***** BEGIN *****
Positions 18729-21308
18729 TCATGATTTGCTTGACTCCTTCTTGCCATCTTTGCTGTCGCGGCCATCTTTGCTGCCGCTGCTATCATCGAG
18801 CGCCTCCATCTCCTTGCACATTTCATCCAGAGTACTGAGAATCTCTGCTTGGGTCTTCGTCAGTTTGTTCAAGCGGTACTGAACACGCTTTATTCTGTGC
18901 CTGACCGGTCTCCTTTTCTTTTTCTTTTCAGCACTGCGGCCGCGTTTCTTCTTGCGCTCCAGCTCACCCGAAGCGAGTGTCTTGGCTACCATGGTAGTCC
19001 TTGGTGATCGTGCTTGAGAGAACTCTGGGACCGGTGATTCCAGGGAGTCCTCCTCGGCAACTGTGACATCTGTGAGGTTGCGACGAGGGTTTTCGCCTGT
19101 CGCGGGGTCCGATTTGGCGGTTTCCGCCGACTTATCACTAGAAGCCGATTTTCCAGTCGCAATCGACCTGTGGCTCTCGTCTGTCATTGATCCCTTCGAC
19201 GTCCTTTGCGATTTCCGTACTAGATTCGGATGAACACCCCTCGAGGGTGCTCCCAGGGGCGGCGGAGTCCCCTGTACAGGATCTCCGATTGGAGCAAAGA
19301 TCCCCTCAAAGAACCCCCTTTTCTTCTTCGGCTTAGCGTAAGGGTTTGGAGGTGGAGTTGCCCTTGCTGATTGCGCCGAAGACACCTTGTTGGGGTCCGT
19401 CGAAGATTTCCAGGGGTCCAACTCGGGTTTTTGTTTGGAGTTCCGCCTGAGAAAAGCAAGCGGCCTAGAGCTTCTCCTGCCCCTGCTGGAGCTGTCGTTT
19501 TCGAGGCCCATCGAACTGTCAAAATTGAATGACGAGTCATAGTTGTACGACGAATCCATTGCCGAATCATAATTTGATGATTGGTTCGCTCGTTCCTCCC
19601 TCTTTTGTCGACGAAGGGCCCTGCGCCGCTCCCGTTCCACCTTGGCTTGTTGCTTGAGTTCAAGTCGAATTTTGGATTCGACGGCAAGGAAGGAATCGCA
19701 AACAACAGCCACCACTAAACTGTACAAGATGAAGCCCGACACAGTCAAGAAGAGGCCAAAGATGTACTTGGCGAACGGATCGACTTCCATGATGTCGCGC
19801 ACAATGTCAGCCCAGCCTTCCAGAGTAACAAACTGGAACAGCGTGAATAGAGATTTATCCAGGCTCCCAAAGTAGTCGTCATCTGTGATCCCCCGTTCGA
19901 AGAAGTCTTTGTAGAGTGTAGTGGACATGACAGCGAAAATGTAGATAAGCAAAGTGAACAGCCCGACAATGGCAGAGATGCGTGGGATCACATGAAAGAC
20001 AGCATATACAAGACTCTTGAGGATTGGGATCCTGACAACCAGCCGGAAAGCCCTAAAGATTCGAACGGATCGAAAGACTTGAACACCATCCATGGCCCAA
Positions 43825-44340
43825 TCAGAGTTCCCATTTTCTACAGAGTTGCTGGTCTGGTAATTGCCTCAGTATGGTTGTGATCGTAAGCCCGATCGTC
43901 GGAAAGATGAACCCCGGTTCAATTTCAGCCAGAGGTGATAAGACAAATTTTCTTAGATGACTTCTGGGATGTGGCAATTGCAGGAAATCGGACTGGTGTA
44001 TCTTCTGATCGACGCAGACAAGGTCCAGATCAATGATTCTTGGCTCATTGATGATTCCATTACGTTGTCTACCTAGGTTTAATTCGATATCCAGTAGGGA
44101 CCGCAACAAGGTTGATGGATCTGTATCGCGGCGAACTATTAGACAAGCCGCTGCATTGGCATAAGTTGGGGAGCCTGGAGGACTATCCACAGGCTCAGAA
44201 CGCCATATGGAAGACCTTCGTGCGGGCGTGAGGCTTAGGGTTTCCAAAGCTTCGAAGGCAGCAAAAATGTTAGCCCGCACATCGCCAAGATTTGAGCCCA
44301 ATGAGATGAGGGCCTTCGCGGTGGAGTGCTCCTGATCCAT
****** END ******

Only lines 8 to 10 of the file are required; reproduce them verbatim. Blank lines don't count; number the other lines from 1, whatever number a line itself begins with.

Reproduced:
19301 TCCCCTCAAAGAACCCCCTTTTCTTCTTCGGCTTAGCGTAAGGGTTTGGAGGTGGAGTTGCCCTTGCTGATTGCGCCGAAGACACCTTGTTGGGGTCCGT
19401 CGAAGATTTCCAGGGGTCCAACTCGGGTTTTTGTTTGGAGTTCCGCCTGAGAAAAGCAAGCGGCCTAGAGCTTCTCCTGCCCCTGCTGGAGCTGTCGTTT
19501 TCGAGGCCCATCGAACTGTCAAAATTGAATGACGAGTCATAGTTGTACGACGAATCCATTGCCGAATCATAATTTGATGATTGGTTCGCTCGTTCCTCCC